Public meeting on Tuesday 29th November, 7pm, at Town Hall: H&F rejects NHS "STP" plans to downgrade Charing Cross and Ealing
Please come to a public meeting at 7pm at Hammersmith Town Hall on Tuesday 29th November to hear and discuss the response of H&F Council to the latest proposals for cuts in health services in NW London called the "Sustainability and Transformation Plan" or STP.
The plan involves a complete upheaval of every service, from community care to mental health services to GPs to A&E departments to acute beds in the major hospitals, in NW London. The central aim of the plan is, we are told, to save money: a staggering £1.3 billion over the period to April 2021.
Hammersmith and Fulham Council strongly opposes the STP and has voiced its opposition to the NHS bodies concerned.
The plan has many major faults: the most obvious is that no precise details are given about exactly how the services are to be kept going to provide essential care to a growing and increasingly older population in NW London through a period of transition to "new models of care". The plan is so sketchy that it seems more like a "wish list" than an NHS-backed plan for our health services. In addition independent experts have cast doubt about whether the financial savings are possible, because new forms of service delivery always throw up problems and it is not clear that these have been really thought through. With a well-planned transition savings could come in time, but not immediately.
Most of the proposed "new models of care" have never been tested in the UK except in a few well-funded trial areas, where they have produced mixed results.
The plan, which is part of NHS "Five Year Forward View", has been rushed through with the help of management consultants from start in October 2014 to draft plan in June 2016. While the FYFV includes desirable aims like improving public health through better education and better use of IT, it offers an unrealistic time scale for achieving a general improvement in health such that A&E departments and acute beds can be stripped out. The latter are, of course, the expensive parts of the NHS. No country has ever achieved such a dramatic improvement in health in the time scale proposed.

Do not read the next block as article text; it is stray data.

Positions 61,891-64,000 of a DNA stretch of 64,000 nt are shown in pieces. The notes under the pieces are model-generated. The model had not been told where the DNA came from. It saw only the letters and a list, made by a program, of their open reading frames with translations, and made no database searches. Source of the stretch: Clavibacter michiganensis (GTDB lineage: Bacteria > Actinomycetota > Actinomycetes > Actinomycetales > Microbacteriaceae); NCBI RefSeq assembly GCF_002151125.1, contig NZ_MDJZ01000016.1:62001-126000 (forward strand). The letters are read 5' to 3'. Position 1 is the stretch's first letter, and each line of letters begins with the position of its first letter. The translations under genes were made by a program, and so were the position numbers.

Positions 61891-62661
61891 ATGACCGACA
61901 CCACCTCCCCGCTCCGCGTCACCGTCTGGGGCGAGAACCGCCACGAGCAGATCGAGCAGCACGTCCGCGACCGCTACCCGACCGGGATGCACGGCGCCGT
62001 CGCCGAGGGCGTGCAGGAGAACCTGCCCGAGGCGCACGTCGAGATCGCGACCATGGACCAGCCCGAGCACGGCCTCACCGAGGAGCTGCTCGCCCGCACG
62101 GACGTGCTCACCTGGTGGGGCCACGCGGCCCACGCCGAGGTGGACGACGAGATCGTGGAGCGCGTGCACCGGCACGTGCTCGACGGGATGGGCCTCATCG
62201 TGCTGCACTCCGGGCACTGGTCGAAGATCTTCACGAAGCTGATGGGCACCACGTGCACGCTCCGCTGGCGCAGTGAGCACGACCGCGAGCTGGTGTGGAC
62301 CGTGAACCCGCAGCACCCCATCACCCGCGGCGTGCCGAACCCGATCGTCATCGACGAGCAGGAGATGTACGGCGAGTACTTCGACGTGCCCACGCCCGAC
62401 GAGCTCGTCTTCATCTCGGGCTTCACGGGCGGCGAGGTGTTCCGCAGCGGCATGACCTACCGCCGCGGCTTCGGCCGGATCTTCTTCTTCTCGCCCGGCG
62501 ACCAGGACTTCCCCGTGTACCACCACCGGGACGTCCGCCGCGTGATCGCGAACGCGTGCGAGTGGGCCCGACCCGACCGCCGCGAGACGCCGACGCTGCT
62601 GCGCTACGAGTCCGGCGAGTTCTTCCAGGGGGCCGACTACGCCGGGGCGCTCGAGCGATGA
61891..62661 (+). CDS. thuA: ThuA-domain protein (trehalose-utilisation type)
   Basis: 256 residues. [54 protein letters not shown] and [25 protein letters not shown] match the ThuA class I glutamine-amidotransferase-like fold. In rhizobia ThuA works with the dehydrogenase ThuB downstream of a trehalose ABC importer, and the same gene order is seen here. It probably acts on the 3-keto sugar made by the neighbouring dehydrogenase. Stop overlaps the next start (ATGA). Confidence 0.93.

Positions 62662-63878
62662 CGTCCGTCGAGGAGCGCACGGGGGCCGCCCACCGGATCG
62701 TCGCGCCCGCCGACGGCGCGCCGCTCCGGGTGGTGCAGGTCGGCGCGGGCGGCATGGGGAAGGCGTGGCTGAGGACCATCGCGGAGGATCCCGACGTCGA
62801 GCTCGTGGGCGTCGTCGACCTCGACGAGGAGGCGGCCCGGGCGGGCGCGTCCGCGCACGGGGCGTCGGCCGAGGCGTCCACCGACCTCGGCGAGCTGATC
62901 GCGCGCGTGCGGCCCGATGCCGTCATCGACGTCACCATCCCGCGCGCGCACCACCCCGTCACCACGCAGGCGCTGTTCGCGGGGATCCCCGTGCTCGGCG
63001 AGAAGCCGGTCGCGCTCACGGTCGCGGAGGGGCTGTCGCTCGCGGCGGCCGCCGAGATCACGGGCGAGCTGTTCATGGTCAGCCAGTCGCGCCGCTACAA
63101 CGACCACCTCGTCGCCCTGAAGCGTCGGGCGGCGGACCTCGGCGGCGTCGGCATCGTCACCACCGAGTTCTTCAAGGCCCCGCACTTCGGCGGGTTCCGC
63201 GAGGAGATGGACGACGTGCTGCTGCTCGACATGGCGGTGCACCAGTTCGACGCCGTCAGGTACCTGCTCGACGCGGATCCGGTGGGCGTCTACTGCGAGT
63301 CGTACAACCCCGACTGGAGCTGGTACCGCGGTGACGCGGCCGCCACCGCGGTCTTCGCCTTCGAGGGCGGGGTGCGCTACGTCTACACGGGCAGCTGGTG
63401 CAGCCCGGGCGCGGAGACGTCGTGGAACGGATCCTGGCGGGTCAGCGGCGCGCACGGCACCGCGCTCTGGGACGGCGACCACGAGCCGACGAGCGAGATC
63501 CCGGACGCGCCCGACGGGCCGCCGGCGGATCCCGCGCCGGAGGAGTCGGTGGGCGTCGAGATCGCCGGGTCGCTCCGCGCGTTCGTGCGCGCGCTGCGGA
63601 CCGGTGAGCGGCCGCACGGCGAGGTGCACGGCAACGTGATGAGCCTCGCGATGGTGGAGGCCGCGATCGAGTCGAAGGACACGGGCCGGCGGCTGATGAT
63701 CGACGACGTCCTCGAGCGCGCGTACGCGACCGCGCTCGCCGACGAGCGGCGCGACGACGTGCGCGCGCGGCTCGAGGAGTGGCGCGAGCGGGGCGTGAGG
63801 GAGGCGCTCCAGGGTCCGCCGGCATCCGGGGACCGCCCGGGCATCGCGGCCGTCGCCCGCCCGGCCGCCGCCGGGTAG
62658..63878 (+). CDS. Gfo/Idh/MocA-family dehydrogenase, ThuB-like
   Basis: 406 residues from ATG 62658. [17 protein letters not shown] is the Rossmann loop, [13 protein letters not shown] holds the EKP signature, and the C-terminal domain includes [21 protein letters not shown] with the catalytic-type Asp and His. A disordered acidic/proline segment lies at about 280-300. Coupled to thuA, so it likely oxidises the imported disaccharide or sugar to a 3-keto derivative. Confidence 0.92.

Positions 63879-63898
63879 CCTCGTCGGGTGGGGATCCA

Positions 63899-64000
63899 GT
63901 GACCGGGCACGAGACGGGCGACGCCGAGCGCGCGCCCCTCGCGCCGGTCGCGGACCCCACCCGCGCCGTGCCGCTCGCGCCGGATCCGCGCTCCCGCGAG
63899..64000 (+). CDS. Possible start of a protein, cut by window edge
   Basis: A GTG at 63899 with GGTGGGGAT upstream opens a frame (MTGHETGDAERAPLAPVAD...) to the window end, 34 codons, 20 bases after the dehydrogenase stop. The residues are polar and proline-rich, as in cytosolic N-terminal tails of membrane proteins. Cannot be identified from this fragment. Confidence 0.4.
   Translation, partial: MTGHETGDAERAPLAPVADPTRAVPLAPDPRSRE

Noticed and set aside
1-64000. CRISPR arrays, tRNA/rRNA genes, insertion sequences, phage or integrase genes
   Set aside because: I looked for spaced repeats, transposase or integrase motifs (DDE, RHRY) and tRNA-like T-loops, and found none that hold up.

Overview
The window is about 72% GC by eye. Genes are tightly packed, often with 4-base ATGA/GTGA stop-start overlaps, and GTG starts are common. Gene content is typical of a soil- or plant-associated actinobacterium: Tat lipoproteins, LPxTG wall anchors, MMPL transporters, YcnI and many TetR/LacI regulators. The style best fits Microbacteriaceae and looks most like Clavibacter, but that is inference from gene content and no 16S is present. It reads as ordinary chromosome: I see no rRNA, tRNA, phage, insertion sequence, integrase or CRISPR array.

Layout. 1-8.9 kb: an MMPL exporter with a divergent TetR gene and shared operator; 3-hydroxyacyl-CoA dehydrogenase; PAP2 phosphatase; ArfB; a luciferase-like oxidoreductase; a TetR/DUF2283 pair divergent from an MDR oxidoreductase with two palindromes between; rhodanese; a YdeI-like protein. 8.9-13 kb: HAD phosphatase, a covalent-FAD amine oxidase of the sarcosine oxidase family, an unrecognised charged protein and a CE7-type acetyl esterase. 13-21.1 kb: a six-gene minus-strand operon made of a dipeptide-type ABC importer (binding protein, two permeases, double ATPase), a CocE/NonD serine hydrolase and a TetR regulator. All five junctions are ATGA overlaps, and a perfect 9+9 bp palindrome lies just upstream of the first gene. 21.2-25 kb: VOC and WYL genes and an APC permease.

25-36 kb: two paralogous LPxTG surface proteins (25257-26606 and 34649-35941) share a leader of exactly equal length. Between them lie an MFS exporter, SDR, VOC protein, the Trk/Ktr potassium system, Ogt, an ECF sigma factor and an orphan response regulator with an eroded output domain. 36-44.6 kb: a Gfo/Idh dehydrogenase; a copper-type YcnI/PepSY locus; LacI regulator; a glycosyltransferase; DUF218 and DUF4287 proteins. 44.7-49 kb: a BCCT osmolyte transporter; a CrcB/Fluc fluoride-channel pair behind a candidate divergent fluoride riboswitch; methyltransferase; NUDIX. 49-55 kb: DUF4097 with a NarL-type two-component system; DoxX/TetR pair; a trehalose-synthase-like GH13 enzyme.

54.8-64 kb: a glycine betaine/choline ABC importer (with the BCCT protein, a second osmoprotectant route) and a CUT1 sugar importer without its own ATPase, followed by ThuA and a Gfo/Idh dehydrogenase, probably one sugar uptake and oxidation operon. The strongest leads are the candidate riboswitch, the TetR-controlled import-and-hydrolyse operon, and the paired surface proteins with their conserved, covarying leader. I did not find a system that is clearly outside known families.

A key part of the STP is the closure of Ealing Hospital to be followed by Charing Cross Hospital after 2021. They will be either lost completely or downgraded to a "local hospital" - whatever that means. It is clear that the STP demands the loss of 500 acute beds, about 12% of existing capacity (4272 in 4th quarter of 2015/16).
There is also a privatization agenda. The "new models of care" will be provided by US-style "Accountable Care Partnerships" merging private and public providers - and over 100,000 unpaid carers! - to offer all the services listed above, apart from A&Es, to be funded by capitation payments. The collection of GP medical records enables costing of services for use by ACPs.
Cuts to A&Es and reductions in acute services were first proposed in summer 2012 in a NHS NW London document called "Shaping a Healthier Future" which was published with little fuss, and hardly anyone noticed. The Consultation proposed a very restricted range of options, to which 17,000 people (out of a population of 2 millions) replied, mostly calling for the retention of A&E capacity.
NB: the link to the Response by H&F: please go to page 197 of the Public Reports pack for the Cabinet meeting of 7th November 2016. A report prepared for the Council by Dr Roger Steer, Dr John Lister and Sean Boyle, "Health and Social Care in NW London, a review of 'Shaping a Healthier Future' and the NW London STP", is at page 203.